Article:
The Department of Labor’s fiduciary rule roiled the industry as debate continued on the ethics of the advisory profession’s compensation models and standard of care toward investors. And this year’s scandal involving a major financial institution’s inappropriate sales practices further eroded the public’s trust in the financial service sector’s integrity. Conflict and controversy have consumed much of the national conversation.
SERVING THE LESS FORTUNATE
The Foundation for Financial Planning exists to catalyze this work, to power pro bono financial planning by providing more than $6 million in support to local organizations and, with our partners, activating more than 15,000 volunteer planners over the last 21 years. As a younger profession, financial planning does not have as lengthy a pro bono tradition as law or medicine, but many planners joined the profession to help people and are eager to lend a hand to those who otherwise could not access services. Our survey of pro bono planners this year reveals this commitment:
• More than half of survey respondents provide one to two hours of pro bono service per month, with almost 10% providing more than 10 hours.
• About 60% said they had no preference between leading educational workshops and providing one-on-one counseling, but of those who did, three times as many (30%) preferred giving one-on-one advice.
• Almost 46% said they had no preference between providing a one-time session versus multiple meetings with the same person, with the rest splitting 2 to 1 in preferring one-time sessions — indicating a perceived need to balance pro bono with ongoing professional duties.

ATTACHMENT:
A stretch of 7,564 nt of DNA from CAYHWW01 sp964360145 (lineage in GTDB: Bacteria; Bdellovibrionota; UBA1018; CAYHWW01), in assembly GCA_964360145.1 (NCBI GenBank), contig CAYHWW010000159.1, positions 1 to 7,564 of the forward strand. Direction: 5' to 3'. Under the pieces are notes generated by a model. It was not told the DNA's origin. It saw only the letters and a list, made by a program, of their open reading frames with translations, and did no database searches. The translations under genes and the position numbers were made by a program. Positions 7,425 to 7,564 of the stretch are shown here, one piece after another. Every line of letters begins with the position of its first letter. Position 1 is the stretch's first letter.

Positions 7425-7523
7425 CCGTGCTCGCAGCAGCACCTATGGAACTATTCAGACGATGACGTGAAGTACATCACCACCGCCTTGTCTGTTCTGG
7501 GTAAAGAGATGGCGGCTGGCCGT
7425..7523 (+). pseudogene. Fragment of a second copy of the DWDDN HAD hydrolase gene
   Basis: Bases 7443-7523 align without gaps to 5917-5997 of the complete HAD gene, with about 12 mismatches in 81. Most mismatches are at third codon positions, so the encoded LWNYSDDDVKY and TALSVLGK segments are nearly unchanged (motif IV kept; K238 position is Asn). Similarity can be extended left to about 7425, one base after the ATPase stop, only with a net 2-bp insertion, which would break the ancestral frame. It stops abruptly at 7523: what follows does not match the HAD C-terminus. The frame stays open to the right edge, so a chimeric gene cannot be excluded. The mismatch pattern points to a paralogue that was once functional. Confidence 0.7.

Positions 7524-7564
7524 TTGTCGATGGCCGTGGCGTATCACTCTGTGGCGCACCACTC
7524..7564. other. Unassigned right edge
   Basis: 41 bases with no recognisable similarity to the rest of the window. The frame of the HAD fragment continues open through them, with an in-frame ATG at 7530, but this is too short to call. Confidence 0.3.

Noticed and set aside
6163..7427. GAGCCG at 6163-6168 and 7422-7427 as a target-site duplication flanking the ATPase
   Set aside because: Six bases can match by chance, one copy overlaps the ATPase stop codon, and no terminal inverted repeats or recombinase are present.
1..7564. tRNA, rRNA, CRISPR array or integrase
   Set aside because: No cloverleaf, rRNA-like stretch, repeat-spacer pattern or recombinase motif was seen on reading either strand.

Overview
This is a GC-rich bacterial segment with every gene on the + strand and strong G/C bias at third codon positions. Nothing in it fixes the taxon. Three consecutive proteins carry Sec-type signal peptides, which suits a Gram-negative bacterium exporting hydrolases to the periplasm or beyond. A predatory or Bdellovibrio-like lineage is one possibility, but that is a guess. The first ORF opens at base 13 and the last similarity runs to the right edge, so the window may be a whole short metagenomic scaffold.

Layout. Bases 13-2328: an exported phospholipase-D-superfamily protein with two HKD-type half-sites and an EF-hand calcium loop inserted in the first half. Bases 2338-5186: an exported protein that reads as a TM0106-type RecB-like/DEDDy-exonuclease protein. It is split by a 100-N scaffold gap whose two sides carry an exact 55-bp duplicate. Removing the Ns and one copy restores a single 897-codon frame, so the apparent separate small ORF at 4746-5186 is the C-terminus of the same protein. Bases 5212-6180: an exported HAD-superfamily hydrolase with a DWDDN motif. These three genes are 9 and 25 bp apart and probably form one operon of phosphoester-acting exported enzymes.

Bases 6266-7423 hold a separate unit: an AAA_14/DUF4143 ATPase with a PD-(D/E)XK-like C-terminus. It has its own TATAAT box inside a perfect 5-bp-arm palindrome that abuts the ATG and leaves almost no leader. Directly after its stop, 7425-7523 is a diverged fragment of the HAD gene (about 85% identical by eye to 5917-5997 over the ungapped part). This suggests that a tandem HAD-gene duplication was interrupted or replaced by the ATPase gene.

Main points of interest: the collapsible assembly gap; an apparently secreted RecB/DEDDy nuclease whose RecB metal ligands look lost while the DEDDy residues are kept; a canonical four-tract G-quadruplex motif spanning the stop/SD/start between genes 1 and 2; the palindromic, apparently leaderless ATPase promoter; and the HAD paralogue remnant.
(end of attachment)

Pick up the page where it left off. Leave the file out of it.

• A whopping 89% of volunteers said they were more likely to do business with a company that visibly supported pro bono, with 38% “a lot” more likely.
Not surprisingly, the vast majority of planners say the main reason they volunteer is to “help people who need it most.”
But given the dire need that so many underserved people have for objective, expert financial advice, we are currently only scratching the surface. In these uncertain times, in this holiday season, I challenge you to think about how you might give back. Here are some ideas:
1. Contact your local Financial Planning Association chapter — many have pro bono programs serving vulnerable members of the community and could use new volunteers.
2. If you are a certified financial planner candidate, consider providing pro bono planning services to satisfy part of your experience requirement.
3. Talk to your employer about supporting pro bono activity in your community by, for example, informing the CFP professionals at the firm that they may provide service as an “outside business activity,” providing guidelines and crediting a few pro bono hours as time worked.
4. Explore the nonprofits that help vulnerable people in your community and recommend that they expand or adopt programs incorporating free financial planning — the foundation may be able to support them with a grant.
The bottom line is that your engagement in pro bono can help deepen the profession’s commitment to service in the public interest while providing you with satisfying opportunities to help others who are less fortunate.
One volunteer planner recently told me that he wasn’t sure what he was getting into when he began to volunteer at a local nonprofit; he had only ever worked with high-net-worth clients. But he was struck by the impact he could have and by how much his pro bono clients appreciated his help. He worked with one client, a struggling cab driver, for more than a year — helping him conquer his debt and eventually buy a home.
The planner told me with a smile, “He said I was the reason he realized his dream.”
Won’t you join us in powering pro bono financial planning?
Jon Dauphiné is executive director of the Foundation for Financial Planning.